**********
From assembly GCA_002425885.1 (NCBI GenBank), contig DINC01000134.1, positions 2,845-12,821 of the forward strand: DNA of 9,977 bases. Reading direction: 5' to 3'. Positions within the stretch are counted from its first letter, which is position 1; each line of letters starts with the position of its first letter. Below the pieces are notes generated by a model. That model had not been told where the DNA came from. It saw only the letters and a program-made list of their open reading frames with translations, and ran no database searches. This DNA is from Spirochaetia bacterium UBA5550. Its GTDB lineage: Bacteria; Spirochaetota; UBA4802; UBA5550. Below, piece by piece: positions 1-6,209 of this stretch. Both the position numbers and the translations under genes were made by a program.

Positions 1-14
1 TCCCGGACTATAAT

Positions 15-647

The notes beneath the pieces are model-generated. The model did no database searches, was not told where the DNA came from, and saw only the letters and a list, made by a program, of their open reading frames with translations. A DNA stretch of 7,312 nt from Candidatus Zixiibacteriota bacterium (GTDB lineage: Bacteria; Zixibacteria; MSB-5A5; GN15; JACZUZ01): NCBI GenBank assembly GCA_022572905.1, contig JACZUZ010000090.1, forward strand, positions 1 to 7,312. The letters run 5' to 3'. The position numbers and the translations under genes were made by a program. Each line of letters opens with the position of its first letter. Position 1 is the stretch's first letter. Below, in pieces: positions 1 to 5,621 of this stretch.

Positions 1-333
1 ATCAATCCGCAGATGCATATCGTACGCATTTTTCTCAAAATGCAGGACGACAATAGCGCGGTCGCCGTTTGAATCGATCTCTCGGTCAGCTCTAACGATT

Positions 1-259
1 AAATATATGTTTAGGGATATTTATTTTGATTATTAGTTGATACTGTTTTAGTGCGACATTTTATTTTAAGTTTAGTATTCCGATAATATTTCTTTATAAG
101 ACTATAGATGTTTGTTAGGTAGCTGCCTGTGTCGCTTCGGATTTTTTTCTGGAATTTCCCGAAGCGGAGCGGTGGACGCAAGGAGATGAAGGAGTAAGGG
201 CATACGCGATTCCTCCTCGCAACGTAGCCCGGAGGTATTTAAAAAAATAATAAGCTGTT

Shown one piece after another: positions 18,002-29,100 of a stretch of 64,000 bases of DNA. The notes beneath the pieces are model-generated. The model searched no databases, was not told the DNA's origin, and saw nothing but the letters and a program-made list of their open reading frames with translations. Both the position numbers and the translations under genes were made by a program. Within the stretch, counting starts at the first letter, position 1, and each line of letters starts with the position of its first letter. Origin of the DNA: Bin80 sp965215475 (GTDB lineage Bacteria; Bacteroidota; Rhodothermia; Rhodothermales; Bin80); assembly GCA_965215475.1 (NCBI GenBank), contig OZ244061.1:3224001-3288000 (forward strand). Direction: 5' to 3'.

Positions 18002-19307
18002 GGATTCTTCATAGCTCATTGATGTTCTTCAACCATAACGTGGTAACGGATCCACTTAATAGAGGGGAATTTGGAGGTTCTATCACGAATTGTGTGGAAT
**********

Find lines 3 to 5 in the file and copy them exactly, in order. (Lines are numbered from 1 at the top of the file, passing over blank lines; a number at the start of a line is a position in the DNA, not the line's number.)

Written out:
1 TCCCGGACTATAAT

Positions 15-647

The notes beneath the pieces are model-generated. The model did no database searches, was not told where the DNA came from, and saw only the letters and a list, made by a program, of their open reading frames with translations. A DNA stretch of 7,312 nt from Candidatus Zixiibacteriota bacterium (GTDB lineage: Bacteria; Zixibacteria; MSB-5A5; GN15; JACZUZ01): NCBI GenBank assembly GCA_022572905.1, contig JACZUZ010000090.1, forward strand, positions 1 to 7,312. The letters run 5' to 3'. The position numbers and the translations under genes were made by a program. Each line of letters opens with the position of its first letter. Position 1 is the stretch's first letter. Below, in pieces: positions 1 to 5,621 of this stretch.